SC tells states to constitute special courts for cases against MPs, MLAs: This may not be a long-term solution
The Supreme Court on Thursday gave the go ahead to constitute twelve fast track special courts to try offences against MPs and MLAs.
The Supreme Court on Thursday gave the go ahead to constitute twelve fast track special courts to try offences against MPs and MLAs. These courts will be set up and are to be made functional by March 2018.
The idea behind these courts is to ensure the speedy disposal of approximately around 1571 cases that are presently pending against sitting members of Parliament/Legislative Assemblies in India. Once a member is convicted of an offence, they are automatically disqualified under the Representation of the People Act, 1950.
While fast track courts are a welcome step to solve the problem of having legislators with pending criminal cases against them, they may not be an adequate long-term solution. The primary problem being that the cases that the legislators are charged with are offences that range from rioting to rape. Criminal trials in India happen across a variety of courts. Some trials are conducted before a magistrate and some are conducted before a Sessions Court. In some cases, the prosecution is done by the State and in some cases, the case is moved by a private complainant.
A criminal trial is complex. It involves local investigation and examining witnesses. Which is why the general principle is that trials are conducted at the place where the offence is said to have occurred. The idea of special courts, twelve for cases that have happened all over India, while it may sound good on paper, may just cause further delays than there are already.
First off, there will have to be a large-scale collection of data from courts all across the country to identify which are these cases against the legislators. Then, these cases have to be sorted according to the offences that the legislators have been charged with. Each of these trials will currently be at different stages. One legislator may have more than one case and each of those cases may be at different stages. One could be at pre-trial and one could be in the middle of evidence. Some of them may have concluded arguments and could be pending judgment.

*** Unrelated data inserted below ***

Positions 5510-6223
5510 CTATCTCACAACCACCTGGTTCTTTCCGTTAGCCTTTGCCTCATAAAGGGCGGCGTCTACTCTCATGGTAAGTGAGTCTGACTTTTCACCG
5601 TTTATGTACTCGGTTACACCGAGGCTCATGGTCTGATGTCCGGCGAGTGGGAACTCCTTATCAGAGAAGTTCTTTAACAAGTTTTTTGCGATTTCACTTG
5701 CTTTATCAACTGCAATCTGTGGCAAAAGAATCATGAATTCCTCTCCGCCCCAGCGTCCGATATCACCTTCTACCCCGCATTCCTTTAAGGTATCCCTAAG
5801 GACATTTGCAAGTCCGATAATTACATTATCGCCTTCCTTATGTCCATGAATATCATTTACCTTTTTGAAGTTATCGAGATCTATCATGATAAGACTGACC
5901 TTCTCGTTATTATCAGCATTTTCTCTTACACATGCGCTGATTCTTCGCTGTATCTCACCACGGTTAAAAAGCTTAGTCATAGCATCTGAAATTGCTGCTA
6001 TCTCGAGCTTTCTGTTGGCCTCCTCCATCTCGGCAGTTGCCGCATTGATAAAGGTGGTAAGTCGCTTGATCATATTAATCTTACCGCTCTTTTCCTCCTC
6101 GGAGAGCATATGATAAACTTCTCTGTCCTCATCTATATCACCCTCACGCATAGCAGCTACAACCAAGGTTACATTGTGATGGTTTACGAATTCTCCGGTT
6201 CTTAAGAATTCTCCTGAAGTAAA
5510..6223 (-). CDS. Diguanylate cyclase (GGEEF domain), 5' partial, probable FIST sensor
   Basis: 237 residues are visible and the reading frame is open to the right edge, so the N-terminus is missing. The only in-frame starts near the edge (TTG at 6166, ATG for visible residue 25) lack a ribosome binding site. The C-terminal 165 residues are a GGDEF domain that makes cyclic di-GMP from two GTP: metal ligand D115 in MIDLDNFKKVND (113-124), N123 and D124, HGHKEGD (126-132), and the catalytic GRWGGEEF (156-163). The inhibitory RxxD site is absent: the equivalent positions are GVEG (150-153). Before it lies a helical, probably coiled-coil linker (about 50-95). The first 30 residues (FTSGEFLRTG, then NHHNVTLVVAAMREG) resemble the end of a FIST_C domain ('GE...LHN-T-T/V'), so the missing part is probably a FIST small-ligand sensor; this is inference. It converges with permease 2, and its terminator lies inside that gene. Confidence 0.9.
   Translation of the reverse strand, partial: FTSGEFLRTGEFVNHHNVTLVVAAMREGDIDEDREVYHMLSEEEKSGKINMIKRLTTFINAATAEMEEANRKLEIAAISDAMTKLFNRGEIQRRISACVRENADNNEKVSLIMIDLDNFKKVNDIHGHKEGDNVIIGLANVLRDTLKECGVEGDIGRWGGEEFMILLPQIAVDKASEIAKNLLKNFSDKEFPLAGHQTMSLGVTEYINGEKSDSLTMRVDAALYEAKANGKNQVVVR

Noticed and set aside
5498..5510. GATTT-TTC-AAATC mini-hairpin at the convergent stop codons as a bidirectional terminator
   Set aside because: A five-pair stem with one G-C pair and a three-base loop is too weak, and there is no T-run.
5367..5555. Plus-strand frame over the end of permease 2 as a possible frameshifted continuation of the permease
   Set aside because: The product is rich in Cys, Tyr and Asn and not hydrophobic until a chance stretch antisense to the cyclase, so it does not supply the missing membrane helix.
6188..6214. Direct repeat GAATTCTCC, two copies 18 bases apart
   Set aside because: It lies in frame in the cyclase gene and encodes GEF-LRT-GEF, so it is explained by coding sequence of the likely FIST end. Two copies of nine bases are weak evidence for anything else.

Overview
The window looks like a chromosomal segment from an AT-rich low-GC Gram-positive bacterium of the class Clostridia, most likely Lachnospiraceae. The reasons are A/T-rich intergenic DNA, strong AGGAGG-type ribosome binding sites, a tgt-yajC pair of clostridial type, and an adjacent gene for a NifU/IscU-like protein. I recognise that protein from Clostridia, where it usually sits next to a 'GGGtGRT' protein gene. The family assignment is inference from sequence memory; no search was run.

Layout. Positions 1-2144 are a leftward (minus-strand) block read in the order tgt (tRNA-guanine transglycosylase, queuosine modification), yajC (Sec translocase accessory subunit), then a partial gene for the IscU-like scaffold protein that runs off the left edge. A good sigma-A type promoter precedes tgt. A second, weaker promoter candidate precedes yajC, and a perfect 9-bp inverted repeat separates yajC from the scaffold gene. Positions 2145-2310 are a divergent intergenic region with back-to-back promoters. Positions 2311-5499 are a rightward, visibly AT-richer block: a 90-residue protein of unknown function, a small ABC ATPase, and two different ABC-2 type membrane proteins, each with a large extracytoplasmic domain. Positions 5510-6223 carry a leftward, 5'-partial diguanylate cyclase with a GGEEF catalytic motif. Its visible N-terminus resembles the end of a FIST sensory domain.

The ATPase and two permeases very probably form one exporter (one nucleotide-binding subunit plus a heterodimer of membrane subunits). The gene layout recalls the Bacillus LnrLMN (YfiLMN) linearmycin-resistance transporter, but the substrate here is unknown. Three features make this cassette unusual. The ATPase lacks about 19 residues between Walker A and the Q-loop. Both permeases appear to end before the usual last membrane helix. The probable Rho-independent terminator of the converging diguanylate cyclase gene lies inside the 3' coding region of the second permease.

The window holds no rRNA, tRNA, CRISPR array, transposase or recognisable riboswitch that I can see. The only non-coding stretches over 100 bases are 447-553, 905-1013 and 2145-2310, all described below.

Now that the special courts have come in, most of the arguments will have to be reheard before a new judge. Evidence may have to be recorded again in some cases. Records will have to be moved and witnesses will have to be brought from various parts of the country to come and give testimony before these special courts. This is not to mention the fact that local police officials in the areas in question will now have to take time off work to travel frequently to these special courts and assist with prosecution there.
If cases had to be disposed off in a speedy manner, a better method may have been a direction to have the trials conducted in a day-to-day manner and a direction against the transfer of judges in these cases till trials are concluded. The high courts could also have been directed to ensure adequate case management so that trials may be conducted in succession in case one legislator has more than one case against them.
But let's not jump the gun here. Even the Supreme Court has observed the government's scheme is something that is a tentative measure. Let us wait and watch how it develops as more information is collected by March 2018. Ideally, the government should connect the special courts to the National Judicial Data Grid, so the public may watch the rates of disposal and observe the effectiveness of the scheme.
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